Recently I was picking up a pair of glasses. While I waited another customer—a Russian émigré—remarked that she was having a hard time choosing a frame. Back in the Soviet Union, she said, there would be a choice of perhaps five frames.
Alex, the shop owner—also a Russian émigré—added that in optical shops in the former Soviet Union customers would not usually receive their exact prescription. A nearsighted customer with a prescription of -3.25 would be given a lens that was the closest available, perhaps -3.75. Not only that, Alex explained, the optical shop would make no attempt to fit the pupil to the lens—it was literally one size fits all. (If you wear glasses, you know that an optician takes measurements so that the sweet spot on the lens matches where your eye focuses.)
The conversation continued. The customer told of leaving the Soviet Union, with her husband, in February, 1979. Their first stop was Vienna. Their money being very limited; they stopped in a supermarket knowing that they could only purchase a few items. As they entered the store they found themselves in the produce department. Her husband told her to look straight ahead and not at the staggering amount of fresh fruits and vegetables—a cornucopia that they had never seen and could not yet afford.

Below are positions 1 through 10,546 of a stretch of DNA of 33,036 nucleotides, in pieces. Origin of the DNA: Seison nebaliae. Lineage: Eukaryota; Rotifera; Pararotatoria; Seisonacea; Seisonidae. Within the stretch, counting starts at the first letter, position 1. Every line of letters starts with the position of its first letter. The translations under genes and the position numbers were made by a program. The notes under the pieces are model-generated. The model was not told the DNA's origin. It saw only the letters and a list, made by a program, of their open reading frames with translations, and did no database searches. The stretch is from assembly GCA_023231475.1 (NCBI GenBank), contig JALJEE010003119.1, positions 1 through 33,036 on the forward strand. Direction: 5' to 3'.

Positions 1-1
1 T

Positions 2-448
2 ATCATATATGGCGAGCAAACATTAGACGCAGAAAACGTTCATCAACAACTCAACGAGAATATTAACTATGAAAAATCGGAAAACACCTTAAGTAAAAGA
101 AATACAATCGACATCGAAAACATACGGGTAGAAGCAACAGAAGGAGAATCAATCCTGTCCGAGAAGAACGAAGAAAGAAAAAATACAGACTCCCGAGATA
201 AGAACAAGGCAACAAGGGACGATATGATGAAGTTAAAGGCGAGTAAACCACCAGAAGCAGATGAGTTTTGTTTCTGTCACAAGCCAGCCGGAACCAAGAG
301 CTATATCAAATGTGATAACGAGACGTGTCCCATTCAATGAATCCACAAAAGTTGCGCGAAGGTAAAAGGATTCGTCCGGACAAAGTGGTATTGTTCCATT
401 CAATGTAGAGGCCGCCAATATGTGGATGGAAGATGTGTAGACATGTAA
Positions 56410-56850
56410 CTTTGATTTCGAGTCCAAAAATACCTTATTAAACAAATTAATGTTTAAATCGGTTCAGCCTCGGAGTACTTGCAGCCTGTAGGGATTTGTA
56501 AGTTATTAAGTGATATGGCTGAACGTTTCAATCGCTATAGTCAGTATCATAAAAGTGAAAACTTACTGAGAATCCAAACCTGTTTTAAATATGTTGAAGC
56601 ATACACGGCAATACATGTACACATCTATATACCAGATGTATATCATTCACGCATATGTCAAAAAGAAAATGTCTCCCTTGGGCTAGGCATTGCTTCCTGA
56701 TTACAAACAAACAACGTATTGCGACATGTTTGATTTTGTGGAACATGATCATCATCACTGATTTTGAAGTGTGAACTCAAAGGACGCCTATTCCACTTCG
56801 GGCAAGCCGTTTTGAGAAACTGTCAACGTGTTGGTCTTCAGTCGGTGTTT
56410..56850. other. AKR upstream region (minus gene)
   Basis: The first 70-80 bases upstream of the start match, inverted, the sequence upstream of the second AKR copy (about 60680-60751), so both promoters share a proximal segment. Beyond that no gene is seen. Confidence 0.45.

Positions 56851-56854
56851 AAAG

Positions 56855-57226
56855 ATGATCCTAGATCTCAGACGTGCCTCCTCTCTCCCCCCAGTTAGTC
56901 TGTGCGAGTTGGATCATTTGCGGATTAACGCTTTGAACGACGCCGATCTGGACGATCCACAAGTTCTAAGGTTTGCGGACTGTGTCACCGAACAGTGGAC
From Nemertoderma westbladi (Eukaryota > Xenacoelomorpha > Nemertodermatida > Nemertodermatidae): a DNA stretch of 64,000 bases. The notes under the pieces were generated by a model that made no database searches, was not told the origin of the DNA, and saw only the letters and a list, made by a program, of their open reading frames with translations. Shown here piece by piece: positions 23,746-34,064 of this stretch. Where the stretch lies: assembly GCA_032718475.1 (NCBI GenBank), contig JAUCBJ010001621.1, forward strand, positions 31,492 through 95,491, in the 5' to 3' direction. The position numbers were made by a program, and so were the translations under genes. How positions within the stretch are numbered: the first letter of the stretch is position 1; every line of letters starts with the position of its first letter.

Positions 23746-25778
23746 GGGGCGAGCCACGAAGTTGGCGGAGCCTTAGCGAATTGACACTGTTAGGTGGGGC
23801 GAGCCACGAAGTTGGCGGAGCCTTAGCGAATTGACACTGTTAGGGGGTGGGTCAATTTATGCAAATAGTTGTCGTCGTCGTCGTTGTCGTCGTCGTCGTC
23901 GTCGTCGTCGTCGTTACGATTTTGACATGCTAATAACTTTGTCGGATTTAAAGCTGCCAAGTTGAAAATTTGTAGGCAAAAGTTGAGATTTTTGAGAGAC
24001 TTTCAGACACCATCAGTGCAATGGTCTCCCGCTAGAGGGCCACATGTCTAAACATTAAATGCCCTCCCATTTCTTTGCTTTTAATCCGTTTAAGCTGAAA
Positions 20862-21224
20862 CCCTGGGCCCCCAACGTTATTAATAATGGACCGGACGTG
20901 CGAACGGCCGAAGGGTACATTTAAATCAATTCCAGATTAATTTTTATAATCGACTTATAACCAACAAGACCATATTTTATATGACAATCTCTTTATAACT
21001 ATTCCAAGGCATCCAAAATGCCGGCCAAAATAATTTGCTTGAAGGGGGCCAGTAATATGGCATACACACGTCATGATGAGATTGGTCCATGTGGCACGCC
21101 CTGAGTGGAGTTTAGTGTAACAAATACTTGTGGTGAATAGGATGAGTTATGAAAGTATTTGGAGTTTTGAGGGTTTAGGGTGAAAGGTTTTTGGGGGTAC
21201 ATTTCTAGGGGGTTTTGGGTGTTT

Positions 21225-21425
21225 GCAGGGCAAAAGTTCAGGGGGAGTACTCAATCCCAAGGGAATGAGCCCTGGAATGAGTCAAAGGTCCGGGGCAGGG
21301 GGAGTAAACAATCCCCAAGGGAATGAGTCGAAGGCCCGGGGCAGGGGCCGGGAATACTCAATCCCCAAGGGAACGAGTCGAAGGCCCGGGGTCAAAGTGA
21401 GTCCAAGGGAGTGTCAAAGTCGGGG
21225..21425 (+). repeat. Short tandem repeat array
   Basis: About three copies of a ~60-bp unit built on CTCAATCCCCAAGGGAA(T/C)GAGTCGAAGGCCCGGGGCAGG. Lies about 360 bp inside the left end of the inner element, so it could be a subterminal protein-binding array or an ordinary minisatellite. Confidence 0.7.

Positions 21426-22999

Earlier in my visit, before this customer had arrived, Alex had shown me a modern miracle—the Adlens Emergensee—a $59 pair of glasses that adjusts to any prescription via a knob. You simply dial the knob until your vision was most clear. James Chen, the developer of the product, was motivated by humanitarian concerns—he wanted to help the poor in developing countries and help disaster victims who lost their glasses. Billions of citizens in the developing world have no access to eyeglasses. In Uganda, Alex explained, there are twelve opticians in the entire country. Outside of the cities, there are none. Yet, aid workers untrained in optical arts and possessing no optical lab could now hand out glasses that give sight to those with no other eye care access.